High quality learning is extensive, well integrated, deep, and supports the use of knowledge in new situations that require adaptation of what has been learned previously. This book reviews current research on the nature of high quality learning and the factors that facilitate or inhibit it. The book addresses relationships between quality of learning and learners' dispositions, teaching methods, cognitive strategies, assessment, and technologies that can support learning. The chapters provide theoretical analyses, reports of classroom research, and suggestions for practical application for both teachers and learners. The book will be of value to teachers at all levels of education and provides guidance for students about how to approach classroom tasks in order to develop high quality learning.
|Publisher:||Cambridge University Press|
|Product dimensions:||5.98(w) x 8.98(h) x 1.06(d)|
About the Author
John R. Kirby is a Professor of Educational Psychology at Queen's University, Kingston, Ontario, Canada. He is a graduate of McGill University and the University of Alberta. Prior to 1987, he taught in the Faculty of Education at the University of Newcastle, Australia. He has been president of the Canadian Association for Educational Psychology and a member of the Board of the Society for Scientific Studies of Reading. He is a member of the American Psychological Association, the European Association for Research in Learning and Instruction and the Society for Scientific Studies of Reading. He is a Fellow of the Association for Psychological Science. His research interests concern the psychology of reading and learning from text. Current research projects include the development of the cognitive processes underlying learning to read (especially phonological awareness, naming speed, orthographic processing and morphological awareness), dyslexia in university students, cognitive processes in reading comprehension and learners' use of text and graphics in studying. He has published 5 books and more than 100 research articles.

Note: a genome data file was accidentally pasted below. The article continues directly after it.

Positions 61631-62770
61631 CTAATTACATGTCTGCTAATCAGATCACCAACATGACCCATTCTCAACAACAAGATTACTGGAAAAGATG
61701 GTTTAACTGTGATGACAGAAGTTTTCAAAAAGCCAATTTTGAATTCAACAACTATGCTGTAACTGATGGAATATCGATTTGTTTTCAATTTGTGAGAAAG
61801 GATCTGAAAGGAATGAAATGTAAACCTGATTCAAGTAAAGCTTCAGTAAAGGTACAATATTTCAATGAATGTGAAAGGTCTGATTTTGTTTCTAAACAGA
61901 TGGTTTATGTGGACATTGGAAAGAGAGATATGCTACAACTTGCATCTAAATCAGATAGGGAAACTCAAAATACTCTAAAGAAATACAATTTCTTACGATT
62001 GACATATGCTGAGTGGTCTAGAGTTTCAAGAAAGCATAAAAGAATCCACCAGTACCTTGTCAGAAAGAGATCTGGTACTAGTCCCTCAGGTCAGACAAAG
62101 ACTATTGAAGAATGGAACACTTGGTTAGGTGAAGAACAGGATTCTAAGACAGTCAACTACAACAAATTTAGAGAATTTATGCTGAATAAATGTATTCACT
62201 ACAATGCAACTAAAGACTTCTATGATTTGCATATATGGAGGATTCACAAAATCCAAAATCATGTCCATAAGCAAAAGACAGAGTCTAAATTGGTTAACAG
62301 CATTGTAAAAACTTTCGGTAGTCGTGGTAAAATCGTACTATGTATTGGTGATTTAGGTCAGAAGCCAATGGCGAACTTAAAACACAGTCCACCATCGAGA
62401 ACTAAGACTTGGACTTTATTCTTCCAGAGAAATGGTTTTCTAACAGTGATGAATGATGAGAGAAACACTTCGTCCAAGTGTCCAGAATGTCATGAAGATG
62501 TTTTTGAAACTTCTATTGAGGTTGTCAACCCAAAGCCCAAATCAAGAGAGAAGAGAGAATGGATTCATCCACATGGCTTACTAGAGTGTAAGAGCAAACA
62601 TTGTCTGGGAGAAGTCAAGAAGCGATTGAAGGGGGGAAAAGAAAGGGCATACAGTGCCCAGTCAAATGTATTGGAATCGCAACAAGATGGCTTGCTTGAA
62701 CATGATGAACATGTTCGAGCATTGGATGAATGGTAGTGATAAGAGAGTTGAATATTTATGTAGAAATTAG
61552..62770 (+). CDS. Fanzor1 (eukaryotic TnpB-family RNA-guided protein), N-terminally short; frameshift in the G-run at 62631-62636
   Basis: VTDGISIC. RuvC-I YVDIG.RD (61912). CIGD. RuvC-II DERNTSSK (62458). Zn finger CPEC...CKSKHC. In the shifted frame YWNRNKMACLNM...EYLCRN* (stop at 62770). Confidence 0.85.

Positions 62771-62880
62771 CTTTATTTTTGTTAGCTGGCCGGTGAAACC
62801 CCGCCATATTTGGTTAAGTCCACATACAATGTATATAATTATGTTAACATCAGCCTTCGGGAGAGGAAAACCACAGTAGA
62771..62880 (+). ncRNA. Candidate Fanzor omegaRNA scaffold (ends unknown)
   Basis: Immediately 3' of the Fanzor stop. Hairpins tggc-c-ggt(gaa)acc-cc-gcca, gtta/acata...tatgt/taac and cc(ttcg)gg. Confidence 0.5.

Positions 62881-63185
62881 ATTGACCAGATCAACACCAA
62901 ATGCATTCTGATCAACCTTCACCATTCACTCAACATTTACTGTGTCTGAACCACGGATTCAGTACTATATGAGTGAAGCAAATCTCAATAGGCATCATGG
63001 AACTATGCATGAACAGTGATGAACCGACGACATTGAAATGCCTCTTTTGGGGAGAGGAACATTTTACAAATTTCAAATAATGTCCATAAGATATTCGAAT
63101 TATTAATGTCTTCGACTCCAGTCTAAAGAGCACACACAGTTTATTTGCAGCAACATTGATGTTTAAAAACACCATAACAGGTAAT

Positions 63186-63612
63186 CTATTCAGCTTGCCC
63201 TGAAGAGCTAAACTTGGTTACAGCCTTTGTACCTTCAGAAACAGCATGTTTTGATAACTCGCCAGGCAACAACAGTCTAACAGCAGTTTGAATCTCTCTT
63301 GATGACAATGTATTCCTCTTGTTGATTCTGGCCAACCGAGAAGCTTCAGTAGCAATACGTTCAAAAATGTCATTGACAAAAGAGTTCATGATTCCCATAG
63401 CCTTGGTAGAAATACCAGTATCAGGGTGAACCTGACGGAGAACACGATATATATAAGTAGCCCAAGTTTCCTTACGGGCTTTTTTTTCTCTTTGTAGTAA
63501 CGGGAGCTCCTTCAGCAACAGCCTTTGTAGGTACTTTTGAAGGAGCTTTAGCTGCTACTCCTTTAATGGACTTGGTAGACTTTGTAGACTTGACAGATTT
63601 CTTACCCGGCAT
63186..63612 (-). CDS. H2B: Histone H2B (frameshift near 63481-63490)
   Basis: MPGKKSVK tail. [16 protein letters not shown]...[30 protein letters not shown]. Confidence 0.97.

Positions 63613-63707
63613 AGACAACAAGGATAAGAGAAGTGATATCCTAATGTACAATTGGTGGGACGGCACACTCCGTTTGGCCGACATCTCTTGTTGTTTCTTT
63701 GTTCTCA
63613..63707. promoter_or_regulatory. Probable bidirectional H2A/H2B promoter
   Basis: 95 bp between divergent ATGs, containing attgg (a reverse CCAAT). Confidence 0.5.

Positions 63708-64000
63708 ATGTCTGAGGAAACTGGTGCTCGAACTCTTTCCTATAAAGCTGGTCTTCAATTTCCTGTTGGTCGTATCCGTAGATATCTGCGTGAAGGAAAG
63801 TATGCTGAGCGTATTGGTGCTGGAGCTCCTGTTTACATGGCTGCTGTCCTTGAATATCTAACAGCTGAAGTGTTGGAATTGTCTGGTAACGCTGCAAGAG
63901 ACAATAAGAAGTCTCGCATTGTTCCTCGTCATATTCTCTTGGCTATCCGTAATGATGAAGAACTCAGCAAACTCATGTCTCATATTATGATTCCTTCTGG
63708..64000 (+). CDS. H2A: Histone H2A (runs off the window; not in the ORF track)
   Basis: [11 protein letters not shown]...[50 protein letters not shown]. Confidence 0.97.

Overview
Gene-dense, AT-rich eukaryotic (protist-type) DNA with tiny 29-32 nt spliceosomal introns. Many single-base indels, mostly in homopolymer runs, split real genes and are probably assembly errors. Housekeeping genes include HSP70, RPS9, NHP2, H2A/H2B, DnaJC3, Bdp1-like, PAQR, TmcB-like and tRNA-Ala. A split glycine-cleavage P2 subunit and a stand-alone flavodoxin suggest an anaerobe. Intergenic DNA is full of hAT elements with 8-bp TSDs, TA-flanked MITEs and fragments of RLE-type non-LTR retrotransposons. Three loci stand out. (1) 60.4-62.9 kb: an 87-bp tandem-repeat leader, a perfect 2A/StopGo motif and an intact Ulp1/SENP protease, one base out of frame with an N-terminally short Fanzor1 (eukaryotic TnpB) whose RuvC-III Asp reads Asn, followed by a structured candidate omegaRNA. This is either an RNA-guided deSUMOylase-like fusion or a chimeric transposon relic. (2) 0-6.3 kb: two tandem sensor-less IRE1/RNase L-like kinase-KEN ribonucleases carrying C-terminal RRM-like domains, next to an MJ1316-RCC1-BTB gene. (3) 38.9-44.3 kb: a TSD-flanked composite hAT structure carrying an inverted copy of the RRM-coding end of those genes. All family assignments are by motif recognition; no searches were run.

Michael J. Lawson is Professor of Education at Flinders University, Adelaide, Australia. Until recently he was Director of the Educational Futures Research Institute at the university, where a focus of his work was establishing school-university research partnerships. He is a member of the Australian Association for Research in Education and the American Educational Research Association. A graduate of Monash University and the University of Alberta, his teaching and research focus on applications of cognitive psychology to teaching and learning, particularly the use of strategies for learning in classroom and study situations. In recent years his research has been concerned with teachers' facilitation of student use of learning strategies.